Medscape Lite C M S
This describes how we handled content production and delivery for MedScape, from 1997 through 2001 (well, it was evolving over time, this describes the process as of early 2000).
The site generated a few million pageviews per month, from a cluster of Win N T servers running: Netscape Enterprise Server, NSAPI C code, Cold Fusion, server-side Java, Verity Search Engine. (Prior to this we ran on Macintosh servers from 1994 to 1997 - see Medscape And Frontier.)
We had a fairly manual process for most of our content, the majority of which was medical journal articles (long, highly structured, lots of tables and references, a fair number of images, etc.).
content came from page-layout files (e.g. Page Maker) (if they had already been published in print) or MsWord (if original content)
conversion to HTML was a largely manual process (lots of BBEdit search-and-replaces). Worse, there were often 2 versions of an article: the primary multi-document version, and the stripped-down print-friendly version. Post-production edits (e.g. typo fixes) required duplicate steps
- we talked to a custom document handling shop about automating the process, but their cost estimates were hardly cheaper than our manual process. Working with formal journal articles (long, tables, footnotes, sidebars, etc.) is a big challenge.
rolling out an article involved (a) copying from a staging-server to a primary production server (where robocopy would run periodically to replicate to the multi-server cluster), and (b) posting the new article URL to a Cold Fusion form which would trigger a server-side app which would read the file to grab its Medscape Meta Tags and populate/update a SQL db.
we used SSIs (with Netscape Enterprise server) for content pages to allow for some small design changes to be made without forcing re-rendering
the main navigation pages (you could call them "channels", though that wasn't our term) were managed with manual HTML code to allow maximum editorial control (ordering of stories, keeping multiple columns to similar length, etc.)
seconday navigation pages were generated on-request by Cold Fusion, pulling from the meta db (generally on the basis of 'articleTopics' and 'family' Medscape Meta Tags, chronologically sorted). No caching, since those pages didn't get a huge amount of traffic
the meta db was also used to generate weekly email broadcasts (MedPulse) (separate edition for each "channel"). Cold Fusion would write the ASCII files, an editor would review/tweak (change order, drop an article for length, add something he wanted to promote, etc.). Then someone would manually send by sending to controlled listserv.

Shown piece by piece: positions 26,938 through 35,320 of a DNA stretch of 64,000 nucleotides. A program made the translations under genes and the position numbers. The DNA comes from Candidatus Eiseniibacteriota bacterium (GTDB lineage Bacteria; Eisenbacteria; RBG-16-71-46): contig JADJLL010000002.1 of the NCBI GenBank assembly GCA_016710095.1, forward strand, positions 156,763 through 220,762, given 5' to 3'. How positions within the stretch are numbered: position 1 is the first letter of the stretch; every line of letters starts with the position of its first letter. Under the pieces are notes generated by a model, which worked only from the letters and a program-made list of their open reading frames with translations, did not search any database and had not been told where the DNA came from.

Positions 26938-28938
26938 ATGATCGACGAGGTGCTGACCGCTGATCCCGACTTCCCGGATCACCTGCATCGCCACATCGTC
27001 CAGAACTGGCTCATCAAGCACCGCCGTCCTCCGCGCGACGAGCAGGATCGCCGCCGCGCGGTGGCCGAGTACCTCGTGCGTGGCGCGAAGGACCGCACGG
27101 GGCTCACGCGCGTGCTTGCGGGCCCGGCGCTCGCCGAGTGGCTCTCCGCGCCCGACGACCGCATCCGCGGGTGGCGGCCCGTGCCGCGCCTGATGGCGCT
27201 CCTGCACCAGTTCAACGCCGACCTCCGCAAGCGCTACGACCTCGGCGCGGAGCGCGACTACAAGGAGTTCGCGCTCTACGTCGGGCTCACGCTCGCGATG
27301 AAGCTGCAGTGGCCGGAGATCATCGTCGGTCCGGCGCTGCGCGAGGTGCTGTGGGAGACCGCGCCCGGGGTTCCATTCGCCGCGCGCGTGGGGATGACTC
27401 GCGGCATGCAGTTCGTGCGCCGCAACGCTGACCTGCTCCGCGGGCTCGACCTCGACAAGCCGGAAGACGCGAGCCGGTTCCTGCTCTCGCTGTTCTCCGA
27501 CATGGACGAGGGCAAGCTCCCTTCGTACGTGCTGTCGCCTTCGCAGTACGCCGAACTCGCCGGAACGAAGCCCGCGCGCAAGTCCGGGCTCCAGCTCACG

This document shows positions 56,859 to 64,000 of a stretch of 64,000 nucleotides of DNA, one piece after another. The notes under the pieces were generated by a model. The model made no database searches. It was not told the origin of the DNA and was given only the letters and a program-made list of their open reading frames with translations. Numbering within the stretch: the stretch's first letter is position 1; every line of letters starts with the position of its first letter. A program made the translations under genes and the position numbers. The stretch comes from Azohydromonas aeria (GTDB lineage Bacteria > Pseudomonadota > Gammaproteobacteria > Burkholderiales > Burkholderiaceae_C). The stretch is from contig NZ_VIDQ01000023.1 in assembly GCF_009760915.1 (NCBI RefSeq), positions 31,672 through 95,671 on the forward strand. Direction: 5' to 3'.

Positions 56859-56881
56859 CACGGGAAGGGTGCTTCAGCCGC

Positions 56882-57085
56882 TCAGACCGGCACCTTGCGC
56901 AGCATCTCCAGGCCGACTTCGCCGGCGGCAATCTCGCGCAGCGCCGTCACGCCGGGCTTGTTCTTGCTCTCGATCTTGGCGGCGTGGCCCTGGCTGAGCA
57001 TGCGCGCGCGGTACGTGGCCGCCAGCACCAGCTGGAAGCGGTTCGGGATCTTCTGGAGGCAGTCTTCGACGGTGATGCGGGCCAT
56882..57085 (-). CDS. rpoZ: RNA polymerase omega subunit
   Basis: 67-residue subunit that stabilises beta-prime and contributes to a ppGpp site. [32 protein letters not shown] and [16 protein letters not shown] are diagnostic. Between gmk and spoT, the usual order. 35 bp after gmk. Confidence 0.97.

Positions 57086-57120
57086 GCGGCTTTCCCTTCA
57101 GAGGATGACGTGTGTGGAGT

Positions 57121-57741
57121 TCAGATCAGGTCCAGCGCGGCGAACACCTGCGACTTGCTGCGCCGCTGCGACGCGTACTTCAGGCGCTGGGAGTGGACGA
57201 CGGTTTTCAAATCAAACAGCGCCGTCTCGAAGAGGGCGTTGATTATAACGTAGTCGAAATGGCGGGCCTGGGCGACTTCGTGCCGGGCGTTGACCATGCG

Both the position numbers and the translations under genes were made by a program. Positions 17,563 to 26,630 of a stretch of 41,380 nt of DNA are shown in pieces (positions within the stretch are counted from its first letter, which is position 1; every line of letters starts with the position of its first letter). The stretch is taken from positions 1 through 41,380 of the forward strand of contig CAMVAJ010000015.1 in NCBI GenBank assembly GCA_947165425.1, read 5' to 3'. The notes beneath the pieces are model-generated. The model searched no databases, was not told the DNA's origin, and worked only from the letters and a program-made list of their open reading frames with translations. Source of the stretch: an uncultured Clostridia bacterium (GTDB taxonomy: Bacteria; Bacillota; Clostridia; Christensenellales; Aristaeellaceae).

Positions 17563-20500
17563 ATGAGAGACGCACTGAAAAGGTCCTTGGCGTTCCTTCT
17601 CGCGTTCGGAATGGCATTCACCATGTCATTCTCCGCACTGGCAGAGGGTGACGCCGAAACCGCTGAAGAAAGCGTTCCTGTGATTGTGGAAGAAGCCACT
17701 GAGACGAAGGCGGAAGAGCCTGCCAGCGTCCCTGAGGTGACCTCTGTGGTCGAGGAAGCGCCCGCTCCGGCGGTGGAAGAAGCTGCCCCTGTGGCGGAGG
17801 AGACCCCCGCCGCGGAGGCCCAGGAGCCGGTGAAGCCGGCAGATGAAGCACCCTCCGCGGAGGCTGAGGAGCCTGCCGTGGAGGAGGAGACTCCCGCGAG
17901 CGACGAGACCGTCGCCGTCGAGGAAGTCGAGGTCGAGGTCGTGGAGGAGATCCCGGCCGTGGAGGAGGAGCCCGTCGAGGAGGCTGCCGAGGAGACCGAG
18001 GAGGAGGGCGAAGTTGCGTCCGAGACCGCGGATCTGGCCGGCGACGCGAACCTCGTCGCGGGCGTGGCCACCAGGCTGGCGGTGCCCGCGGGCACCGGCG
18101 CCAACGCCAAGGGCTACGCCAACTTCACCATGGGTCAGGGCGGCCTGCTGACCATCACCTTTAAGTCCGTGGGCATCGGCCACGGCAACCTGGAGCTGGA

Obviously we were ripe for a CMS. But we got into larger issues of platform migration, so CMS took a back seat. Plus I wasn't happy about spending huge bucks for stuff that didn't seem to work very well and that would require adding yet another language (e.g. TCL) to our mix (we only had 4 programmers for the entire site, I didn't want to start worrying about adding staff just for managing the CMS). I was also hoping to use XML as our primary article format (on the server side), but was very concerned about the quality of the visual document-oriented XML editors available (at the time).
Medscape is (as of early 2000) close to picking a CMS vendor now, I believe, though I think they will not use it for page delivery, instead using their own EJB-based stuff. I believe The Street.com had a similar approach, using Vignette as their CMS back end but delivering pages via ATG-Dynamo.
(They picked InterWoven, moved to SunSolaris, kept using Netscape/iPlanet web server, built new infrastructure with J2EE on BEA/Web Logic.)
Interwoven are pieces of shit. Any company where you have to pay a team of consultants 200+ an hour each, is putting out a shitty product. In my opinion, CMS solutions are overbuilt and under designed from a usability perspective. There is a large percentage (above 50) of CMS projects which are abandoned because of the failure of the purchaser to effectively use the system. This bespeaks of the design flaws inherent.
There are additional options in implementing a CMS. Instead of purchasing a $400,000+ system, www.phpnuke.org offers a php based content management system for free. The source is given out therefore an intelligent company could download this system, at a really low cost, and utilize a php consultant to modify the source to the taste of the purchasing company. The end product is tuned to the needs and use-plan of the company. Can you see the ROI here? Less money and more use out of the system? Makes you wonder how Stellant and Interwoven stay around. --ScottScazafavo
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